Written by Jen Finn
Fisherman-owned Vancouver company flourishes with British Columbia's spot prawn fishery
By Rick Crosby
On Saturday, May 8, 2010, a row of white tents is set up on one jetty at Fisherman's Wharf near Vancouver's Granville Island. A group of seafood chefs stand out in their starch white uniforms in the growing crowd of visitors at British Columbia's fourth annual Spot Prawn Festival. The gathering is the brainchild of Vancouver prawn fisherman Steve Johansen, 43, and restaurateur Robert Clark, 47, who believe spot prawns are the poster child for sustainable fisheries. In the early 1990s spot prawns were relatively unknown to consumers in British Columbia.
"I remember Steve and I walking around Granville Island with a plate of prawns that we cooked, just giving out prawns," says Frank Keitsch, 44, who runs the 27-foot Organic Ocean One for Organic Ocean Seafood.
The spot prawn fishery has been active for 30 or 40 years off the B.C. coast. But in the 1990s, the Japanese market made the fishery lucrative for newcomers. In the beginning Johansen and Keitsch lost gear on snags and in rockslides.
"You go out there and set the gear, and it's 50-50 whether there are prawns in the area you're working," recounts Keitsch, who began fishing with his father on summer holidays.
Sometimes they'd set in 50 fathoms and get nothing; and then set in 70 fathoms, and boom — there were the prawns.
At 6:45 a.m., on June 22, six weeks after the Spot Prawn Festival, the Organic Ocean One departs Fisherman's Wharf. This is its 47th consecutive day fishing, and the crew is starting to feel it.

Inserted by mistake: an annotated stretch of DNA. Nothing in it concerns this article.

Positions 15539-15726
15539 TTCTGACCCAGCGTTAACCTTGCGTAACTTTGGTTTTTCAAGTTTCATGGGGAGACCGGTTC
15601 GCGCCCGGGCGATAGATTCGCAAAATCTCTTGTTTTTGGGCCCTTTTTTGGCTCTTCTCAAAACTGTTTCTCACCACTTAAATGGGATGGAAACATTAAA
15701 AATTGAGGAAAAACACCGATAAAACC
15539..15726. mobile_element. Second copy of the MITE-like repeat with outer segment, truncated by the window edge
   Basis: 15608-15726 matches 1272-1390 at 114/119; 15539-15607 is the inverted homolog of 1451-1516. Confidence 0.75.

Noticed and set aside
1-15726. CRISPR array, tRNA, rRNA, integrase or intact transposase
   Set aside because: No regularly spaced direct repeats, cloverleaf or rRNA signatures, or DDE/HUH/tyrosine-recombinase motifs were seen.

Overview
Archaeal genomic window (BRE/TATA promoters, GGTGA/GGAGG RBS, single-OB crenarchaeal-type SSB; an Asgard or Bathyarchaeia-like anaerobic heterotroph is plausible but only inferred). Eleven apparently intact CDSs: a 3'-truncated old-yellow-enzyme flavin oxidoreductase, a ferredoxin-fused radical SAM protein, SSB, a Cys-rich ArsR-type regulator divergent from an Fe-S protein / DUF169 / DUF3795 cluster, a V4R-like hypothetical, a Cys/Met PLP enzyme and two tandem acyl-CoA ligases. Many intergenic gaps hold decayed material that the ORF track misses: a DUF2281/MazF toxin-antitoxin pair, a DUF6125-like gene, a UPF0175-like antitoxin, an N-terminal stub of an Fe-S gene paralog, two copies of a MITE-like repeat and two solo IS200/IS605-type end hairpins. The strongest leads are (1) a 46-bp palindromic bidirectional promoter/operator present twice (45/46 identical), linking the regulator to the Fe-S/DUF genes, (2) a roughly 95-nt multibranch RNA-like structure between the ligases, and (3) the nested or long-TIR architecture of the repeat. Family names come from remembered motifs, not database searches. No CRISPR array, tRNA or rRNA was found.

"Do we really have to go out?" Johansen jokes good-naturedly when he arrives at the dock.
Yes, they do. With the market teeming for sustainably harvested spot prawns they'd be crazy not to.
National Fisherman Live: 3/10/15
In this episode, Online Editor Leslie Taylor talks with Mike McLouglin, vice president of Dunlop Industrial and Protective Footwear.
National Fisherman Live: 2/24/15
In this episode:
March date set for disaster aid dispersal
Oregon LNG project could disrupt fishing
NOAA tweaks gear marking requirement
N.C. launches first commercial/recreational dock
Spiny lobster traps limits not well received
SeaShare, a non-profit organization that facilitates donations of seafood to feed the hungry, announced on Wednesday, July 29 that it had partnered up with Alaska seafood companies, freight companies and the Coast Guard, to coordinate the donation and delivery of 21,000 pounds of halibut to remote villages in western Alaska.
On Wednesday, the Coast Guard loaded 21,000 pounds of donated halibut on its C130 airplane in Kodiak and made the 634-mile flight to Nome.Read more...
The New England Fishery Management Council is soliciting applications for seats on the Northeast Trawl Survey Advisory Panel and the deadline to apply is July 31 at 5:00 p.m.
The panel will consist of 16 members including members of the councils and the Atlantic States Fishery Commission, industry experts, non-federal scientists and Northeast Fisheries Science Center scientists. Panel members are expected to serve for three years.Read more...